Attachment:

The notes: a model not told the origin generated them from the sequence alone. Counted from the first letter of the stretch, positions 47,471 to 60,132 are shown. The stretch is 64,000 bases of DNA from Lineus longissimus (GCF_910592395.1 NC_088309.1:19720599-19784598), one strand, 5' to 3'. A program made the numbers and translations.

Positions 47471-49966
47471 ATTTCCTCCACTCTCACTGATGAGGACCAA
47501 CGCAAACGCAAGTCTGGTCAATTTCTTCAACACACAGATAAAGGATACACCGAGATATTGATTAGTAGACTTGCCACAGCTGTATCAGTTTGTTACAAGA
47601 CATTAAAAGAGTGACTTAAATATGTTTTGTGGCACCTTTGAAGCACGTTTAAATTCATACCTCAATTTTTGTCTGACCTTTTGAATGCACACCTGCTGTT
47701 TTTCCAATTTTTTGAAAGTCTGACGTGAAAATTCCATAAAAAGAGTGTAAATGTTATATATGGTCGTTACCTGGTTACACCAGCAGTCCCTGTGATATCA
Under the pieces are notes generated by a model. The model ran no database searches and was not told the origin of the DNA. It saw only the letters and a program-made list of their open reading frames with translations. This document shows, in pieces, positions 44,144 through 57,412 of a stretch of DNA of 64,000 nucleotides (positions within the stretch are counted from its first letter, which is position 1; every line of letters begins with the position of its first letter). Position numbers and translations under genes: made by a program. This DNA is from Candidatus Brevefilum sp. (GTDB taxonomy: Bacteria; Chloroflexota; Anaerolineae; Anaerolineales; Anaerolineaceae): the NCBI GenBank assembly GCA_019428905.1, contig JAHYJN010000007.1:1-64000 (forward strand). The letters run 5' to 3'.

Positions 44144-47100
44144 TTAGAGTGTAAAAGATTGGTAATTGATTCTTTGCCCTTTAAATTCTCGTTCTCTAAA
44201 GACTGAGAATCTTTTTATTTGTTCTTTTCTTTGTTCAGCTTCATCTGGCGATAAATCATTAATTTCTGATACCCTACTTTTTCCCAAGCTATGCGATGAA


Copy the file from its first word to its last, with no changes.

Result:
The notes: a model not told the origin generated them from the sequence alone. Counted from the first letter of the stretch, positions 47,471 to 60,132 are shown. The stretch is 64,000 bases of DNA from Lineus longissimus (GCF_910592395.1 NC_088309.1:19720599-19784598), one strand, 5' to 3'. A program made the numbers and translations.

Positions 47471-49966
47471 ATTTCCTCCACTCTCACTGATGAGGACCAA
47501 CGCAAACGCAAGTCTGGTCAATTTCTTCAACACACAGATAAAGGATACACCGAGATATTGATTAGTAGACTTGCCACAGCTGTATCAGTTTGTTACAAGA
47601 CATTAAAAGAGTGACTTAAATATGTTTTGTGGCACCTTTGAAGCACGTTTAAATTCATACCTCAATTTTTGTCTGACCTTTTGAATGCACACCTGCTGTT
47701 TTTCCAATTTTTTGAAAGTCTGACGTGAAAATTCCATAAAAAGAGTGTAAATGTTATATATGGTCGTTACCTGGTTACACCAGCAGTCCCTGTGATATCA
Under the pieces are notes generated by a model. The model ran no database searches and was not told the origin of the DNA. It saw only the letters and a program-made list of their open reading frames with translations. This document shows, in pieces, positions 44,144 through 57,412 of a stretch of DNA of 64,000 nucleotides (positions within the stretch are counted from its first letter, which is position 1; every line of letters begins with the position of its first letter). Position numbers and translations under genes: made by a program. This DNA is from Candidatus Brevefilum sp. (GTDB taxonomy: Bacteria; Chloroflexota; Anaerolineae; Anaerolineales; Anaerolineaceae): the NCBI GenBank assembly GCA_019428905.1, contig JAHYJN010000007.1:1-64000 (forward strand). The letters run 5' to 3'.

Positions 44144-47100
44144 TTAGAGTGTAAAAGATTGGTAATTGATTCTTTGCCCTTTAAATTCTCGTTCTCTAAA
44201 GACTGAGAATCTTTTTATTTGTTCTTTTCTTTGTTCAGCTTCATCTGGCGATAAATCATTAATTTCTGATACCCTACTTTTTCCCAAGCTATGCGATGAA